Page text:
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Mobility also comes in buoyant economic times in the mining industry and is a risk to GIS projects and implementations in that very specific knowledge walks out of the door. Regulatory authorities Mining companies exist within a highly regulated environment – failure to comply brings heavy penalties. Regulations governing the mining industry are continually exposed to the whims of the political environment. Changes to interest over land for example may impact the regulations either directly or indirectly and need changes to compliance reporting. Part of the regulatory framework within which the mining world operates requires reporting to ensure the company is meeting its obligations. These reports frequently involve gathering information from a variety of different sources – a time consuming task which can be alleviated by using the intelligence provided through location data. Commodity prices The rise and fall of commodity prices affect the capability of organisations to implement or extend location intelligence capability. High commodity prices bring a hectic environment whereby resources - in terms of both people and time - are not considered available, although financial resources are available. Low commodity prices generally bring lean times when financial resources (and possibly personnel) are not available despite there being the time for the development of the initiative. The net result is that over the years, despite there being the stated drive and business value in extending location intelligence capability, many resources companies still face the issues caused by business silos of spatial data that “just work” and meet the minimal business needs. The efficiencies and corresponding competitiveness in the market are not realised – the mining company remains “one of the mill” without any differentiator. Potential challenges While extending location intelligence across the enterprise can deliver wide-reaching business opportunities, there are a number of challenges that need to be addressed before implementation. Accessing spatial data The value of extending location intelligence

capability across the enterprise relies on accessibility to the most current spatial data that is generated in a number of different systems. Companies need to ascertain how best to make the corporately relevant spatial data in the different formats and systems readily available for consumption by applications and business systems. This issue can be addressed through providing delivering direct access to the spatial data in each system, or introducing a spatial data warehouse. The best approach will depend on individual business requirements. Sensitive data Some spatial data is highly sensitive for any number of reasons and should not be made readily available to all staff or contractors. However, knowledge of its presence in a place can be critical to the operations. To address this issue, access to sensitive data can be either restricted or made available in a generalised format. Governance If access to location related data is made available across different business units and from potentially different business systems, there is the issue of governance and assigning responsibility and appropriate procedures to ensure the success of the initiative. The success of the project relies on executive backing of the importance and potential of spatial data, the willingness by all business units to share access to their section’s data, and a project based approach to data and information management. Staffing and spatial staffing stewards As with any information systems required to deliver data and information across the whole enterprise, personnel with appropriate skills are required as part of the supporting infrastructure. For enterprise GIS this includes those with skills to maintain the hardware and database environments as well as GIS Professionals that can ensure the delivery of the spatial information that is fundamental to the business. This spatial data must be correct from both a technical and a business perspective before it is released for corporate use i.e. the data must be authorised for release. This fundamental and critical role should be filled by spatial data stewards. Discovery of spatial data A potential issue for operational staff is being able to easily discover what spatial data is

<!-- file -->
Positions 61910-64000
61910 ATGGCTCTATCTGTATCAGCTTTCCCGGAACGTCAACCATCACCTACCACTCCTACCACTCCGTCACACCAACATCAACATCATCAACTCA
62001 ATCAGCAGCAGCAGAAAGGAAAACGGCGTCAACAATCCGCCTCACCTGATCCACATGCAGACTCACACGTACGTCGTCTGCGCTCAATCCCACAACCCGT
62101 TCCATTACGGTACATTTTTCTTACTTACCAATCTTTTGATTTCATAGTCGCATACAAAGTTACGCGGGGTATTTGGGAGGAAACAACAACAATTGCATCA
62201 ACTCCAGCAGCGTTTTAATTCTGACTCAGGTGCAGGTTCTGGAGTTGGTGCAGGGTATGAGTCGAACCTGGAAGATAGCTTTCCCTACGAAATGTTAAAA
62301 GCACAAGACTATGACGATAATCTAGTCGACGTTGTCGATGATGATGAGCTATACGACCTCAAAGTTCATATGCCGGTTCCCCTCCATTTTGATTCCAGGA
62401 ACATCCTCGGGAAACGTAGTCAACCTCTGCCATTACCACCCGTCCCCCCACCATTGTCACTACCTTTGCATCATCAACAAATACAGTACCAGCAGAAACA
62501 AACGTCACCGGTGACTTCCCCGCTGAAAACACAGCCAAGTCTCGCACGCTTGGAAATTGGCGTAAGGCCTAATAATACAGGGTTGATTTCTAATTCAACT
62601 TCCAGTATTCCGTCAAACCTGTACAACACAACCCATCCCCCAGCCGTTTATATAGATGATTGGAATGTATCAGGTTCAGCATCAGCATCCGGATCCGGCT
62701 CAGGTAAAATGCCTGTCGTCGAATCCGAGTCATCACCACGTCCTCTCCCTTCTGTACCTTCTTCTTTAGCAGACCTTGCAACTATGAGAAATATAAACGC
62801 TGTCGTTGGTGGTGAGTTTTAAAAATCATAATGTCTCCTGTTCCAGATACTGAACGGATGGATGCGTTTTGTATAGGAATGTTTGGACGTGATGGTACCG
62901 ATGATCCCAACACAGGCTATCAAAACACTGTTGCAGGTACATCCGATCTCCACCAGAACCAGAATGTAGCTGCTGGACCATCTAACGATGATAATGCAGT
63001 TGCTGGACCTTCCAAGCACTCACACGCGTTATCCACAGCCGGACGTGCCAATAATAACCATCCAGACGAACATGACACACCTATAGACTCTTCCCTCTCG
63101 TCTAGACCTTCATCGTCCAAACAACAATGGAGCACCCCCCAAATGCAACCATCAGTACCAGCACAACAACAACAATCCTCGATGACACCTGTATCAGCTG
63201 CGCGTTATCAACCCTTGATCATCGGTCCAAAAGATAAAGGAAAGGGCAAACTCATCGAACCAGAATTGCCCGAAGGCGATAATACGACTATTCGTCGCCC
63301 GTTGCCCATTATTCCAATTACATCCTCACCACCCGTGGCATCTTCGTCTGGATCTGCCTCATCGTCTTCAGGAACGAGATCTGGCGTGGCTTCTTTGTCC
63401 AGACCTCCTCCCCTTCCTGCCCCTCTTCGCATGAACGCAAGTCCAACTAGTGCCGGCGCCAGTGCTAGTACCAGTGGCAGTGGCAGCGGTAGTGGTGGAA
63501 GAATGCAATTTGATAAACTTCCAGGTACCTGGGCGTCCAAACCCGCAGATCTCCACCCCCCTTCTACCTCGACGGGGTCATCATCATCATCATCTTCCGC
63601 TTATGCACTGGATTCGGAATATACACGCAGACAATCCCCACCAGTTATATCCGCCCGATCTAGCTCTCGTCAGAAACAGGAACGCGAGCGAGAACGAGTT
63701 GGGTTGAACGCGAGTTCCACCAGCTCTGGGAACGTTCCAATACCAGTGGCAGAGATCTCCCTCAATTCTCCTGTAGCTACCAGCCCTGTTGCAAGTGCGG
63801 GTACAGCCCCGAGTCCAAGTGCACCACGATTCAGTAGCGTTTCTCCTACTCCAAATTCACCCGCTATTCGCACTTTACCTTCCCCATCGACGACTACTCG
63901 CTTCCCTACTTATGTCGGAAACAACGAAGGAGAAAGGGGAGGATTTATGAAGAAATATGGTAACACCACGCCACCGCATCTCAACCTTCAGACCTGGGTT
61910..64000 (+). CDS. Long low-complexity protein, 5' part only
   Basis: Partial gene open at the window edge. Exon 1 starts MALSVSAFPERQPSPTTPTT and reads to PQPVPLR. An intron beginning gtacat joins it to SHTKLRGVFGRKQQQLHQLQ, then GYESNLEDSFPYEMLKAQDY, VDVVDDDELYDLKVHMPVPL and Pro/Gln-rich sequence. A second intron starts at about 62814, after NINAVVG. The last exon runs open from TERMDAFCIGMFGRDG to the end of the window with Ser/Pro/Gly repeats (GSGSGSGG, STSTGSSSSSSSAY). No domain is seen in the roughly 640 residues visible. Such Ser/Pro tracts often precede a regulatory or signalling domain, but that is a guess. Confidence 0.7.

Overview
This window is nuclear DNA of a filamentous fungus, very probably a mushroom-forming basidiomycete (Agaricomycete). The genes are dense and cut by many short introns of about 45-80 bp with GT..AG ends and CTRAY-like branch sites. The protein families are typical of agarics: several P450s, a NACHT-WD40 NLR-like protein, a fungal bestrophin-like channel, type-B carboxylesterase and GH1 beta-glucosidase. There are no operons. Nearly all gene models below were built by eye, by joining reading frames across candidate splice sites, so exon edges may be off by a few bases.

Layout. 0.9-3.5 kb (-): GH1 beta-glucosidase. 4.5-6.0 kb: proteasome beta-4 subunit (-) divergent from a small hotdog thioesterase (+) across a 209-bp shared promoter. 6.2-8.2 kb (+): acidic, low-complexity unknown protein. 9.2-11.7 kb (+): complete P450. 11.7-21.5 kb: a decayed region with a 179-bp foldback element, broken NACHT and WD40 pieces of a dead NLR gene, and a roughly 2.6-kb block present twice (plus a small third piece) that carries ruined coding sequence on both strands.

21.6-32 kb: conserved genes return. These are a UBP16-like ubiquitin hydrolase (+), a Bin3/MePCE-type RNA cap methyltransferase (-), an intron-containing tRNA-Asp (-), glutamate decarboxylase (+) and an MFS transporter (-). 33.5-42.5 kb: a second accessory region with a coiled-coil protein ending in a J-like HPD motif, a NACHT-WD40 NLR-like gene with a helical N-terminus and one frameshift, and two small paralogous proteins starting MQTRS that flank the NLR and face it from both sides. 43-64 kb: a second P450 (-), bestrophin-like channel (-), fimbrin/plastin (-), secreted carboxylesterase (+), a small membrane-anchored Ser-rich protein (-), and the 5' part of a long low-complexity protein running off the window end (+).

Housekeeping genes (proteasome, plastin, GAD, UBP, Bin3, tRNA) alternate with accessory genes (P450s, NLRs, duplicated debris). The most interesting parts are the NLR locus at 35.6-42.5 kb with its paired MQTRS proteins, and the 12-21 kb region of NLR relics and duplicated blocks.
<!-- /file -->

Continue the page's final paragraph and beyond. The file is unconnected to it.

Australasian Mining Review Issue 1 2011  

The Australasian Mining Review is a high quality publication that is destined to become an indispensable tool for all stakeholders and parti...

Australasian Mining Review Issue 1 2011  

The Australasian Mining Review is a high quality publication that is destined to become an indispensable tool for all stakeholders and parti...

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